In the U.S. public sphere, Latinxs are often reduced to mere numbers—to checkmarks on census forms, data points in demographic surveys, and statistics about economic sectors. However, Latinxs cannot be contained in these quantitative frameworks; through our experiences at the thresholds of the Americas, we have developed distinctive approaches to individual and collective life. With the U.S. public sphere in a “time of crisis” (to invoke our conference’s theme), this panel seeks new scholarship on Latinx counterpublics—on the social networks that have taken shape as Latinxs have looked at, listened to, and engaged with media. In the theoretical tradition that extends from Nancy Fraser to Michael Warner to José Esteban Muñoz, this panel centers on an open-ended provocation: How have Latinxs participated in (or been excluded from) the U.S. public sphere, and how have we created (or turned our backs on) our own counterpublics? Beyond that, this panel raises a series of historical questions: How have Latinxs employed elite aesthetic forms (like the novel and the lyric), and how have we experimented with popular practices (such as crónicas and corridos)? How have Latinxs appropriated old media technologies (from the pen to the printing press), and how have we invented new communication strategies (like el paquete semanal)? How have Latinxs reinforced existing identity categories, and how have we drawn new lines of belonging? How have diasporic webs sustained relationships across space and over time, and how have deeply-rooted communities rallied around site-specific concerns? Finally, how do the preceding inquiries reveal possibilities and/or problems in media studies, performance studies, print culture studies, and other intellectual formations?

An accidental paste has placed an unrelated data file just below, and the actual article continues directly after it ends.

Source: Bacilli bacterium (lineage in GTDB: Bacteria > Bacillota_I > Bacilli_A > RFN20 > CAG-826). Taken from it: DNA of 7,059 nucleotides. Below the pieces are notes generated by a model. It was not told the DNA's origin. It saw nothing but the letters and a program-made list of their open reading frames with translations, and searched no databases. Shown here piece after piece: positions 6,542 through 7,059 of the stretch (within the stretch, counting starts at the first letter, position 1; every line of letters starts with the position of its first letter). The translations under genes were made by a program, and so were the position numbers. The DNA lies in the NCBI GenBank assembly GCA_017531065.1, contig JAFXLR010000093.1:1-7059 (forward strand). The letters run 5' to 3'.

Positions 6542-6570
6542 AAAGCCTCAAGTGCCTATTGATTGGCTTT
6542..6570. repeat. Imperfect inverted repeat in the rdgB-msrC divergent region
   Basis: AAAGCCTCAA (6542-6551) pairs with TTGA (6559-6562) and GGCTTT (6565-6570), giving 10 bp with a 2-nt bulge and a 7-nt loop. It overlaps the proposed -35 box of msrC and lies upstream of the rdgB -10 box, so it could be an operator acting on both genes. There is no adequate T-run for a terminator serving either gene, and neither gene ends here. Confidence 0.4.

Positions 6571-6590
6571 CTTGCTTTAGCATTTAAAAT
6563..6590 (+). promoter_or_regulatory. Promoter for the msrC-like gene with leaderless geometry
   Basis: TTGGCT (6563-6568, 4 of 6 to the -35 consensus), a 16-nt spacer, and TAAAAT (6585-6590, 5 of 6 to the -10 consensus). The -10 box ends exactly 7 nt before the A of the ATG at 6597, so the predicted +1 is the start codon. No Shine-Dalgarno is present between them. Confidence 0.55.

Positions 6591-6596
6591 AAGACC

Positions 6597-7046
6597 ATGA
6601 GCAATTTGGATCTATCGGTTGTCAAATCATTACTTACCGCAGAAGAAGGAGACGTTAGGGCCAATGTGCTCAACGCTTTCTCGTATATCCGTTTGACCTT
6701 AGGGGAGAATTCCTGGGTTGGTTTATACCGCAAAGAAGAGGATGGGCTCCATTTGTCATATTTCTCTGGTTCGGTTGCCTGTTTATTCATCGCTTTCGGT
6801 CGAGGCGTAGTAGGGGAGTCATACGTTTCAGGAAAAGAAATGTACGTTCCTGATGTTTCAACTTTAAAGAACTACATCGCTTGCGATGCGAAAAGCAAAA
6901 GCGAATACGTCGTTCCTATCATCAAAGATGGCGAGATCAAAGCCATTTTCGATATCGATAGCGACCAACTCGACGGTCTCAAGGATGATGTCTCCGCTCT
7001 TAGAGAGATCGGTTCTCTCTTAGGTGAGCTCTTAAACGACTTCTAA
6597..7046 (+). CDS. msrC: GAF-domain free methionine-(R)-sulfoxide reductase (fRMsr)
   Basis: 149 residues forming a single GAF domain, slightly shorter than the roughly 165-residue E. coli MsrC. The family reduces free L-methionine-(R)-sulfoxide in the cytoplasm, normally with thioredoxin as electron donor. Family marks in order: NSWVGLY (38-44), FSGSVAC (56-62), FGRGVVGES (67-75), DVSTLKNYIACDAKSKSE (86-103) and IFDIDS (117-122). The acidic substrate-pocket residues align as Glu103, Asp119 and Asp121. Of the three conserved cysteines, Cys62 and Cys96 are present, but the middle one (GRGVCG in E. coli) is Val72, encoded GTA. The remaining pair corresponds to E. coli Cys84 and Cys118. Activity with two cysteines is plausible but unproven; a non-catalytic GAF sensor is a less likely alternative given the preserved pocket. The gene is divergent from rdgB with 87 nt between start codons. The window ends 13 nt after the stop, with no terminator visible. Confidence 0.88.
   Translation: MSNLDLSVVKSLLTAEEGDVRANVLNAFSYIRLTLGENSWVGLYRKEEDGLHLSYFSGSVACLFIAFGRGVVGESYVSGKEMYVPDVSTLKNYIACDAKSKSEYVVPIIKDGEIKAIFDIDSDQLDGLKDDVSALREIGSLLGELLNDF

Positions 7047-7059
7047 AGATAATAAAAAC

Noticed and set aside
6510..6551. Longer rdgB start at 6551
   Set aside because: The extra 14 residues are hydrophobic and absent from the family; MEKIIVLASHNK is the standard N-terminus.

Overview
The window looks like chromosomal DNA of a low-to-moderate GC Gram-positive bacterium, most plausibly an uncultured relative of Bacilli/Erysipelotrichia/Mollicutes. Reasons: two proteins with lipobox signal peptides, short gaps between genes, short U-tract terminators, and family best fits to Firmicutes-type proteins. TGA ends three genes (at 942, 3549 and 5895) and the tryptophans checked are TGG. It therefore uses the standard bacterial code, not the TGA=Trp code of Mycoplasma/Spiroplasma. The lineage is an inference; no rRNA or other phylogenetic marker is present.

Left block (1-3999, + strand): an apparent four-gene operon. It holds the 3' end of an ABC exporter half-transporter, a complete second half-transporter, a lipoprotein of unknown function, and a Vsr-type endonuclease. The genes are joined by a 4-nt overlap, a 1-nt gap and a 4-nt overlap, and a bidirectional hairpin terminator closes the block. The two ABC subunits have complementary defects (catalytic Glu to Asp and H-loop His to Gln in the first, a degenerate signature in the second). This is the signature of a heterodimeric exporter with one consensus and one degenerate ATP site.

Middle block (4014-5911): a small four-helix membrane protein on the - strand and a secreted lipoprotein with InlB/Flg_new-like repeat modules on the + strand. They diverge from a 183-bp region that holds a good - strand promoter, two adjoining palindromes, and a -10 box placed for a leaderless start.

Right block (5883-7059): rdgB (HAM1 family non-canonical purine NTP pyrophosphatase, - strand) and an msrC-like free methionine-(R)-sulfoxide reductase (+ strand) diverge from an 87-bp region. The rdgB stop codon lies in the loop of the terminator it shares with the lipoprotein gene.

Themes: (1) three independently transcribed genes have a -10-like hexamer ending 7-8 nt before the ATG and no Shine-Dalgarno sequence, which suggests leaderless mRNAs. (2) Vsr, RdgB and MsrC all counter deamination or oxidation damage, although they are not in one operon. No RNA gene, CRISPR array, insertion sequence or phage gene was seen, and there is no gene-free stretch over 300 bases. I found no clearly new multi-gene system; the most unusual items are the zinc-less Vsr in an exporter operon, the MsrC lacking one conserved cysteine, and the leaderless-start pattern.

Please submit a 150-word abstract and a brief bio to Carlos Alonso Nugent (firstname.lastname@example.org) by November 20th, 2019.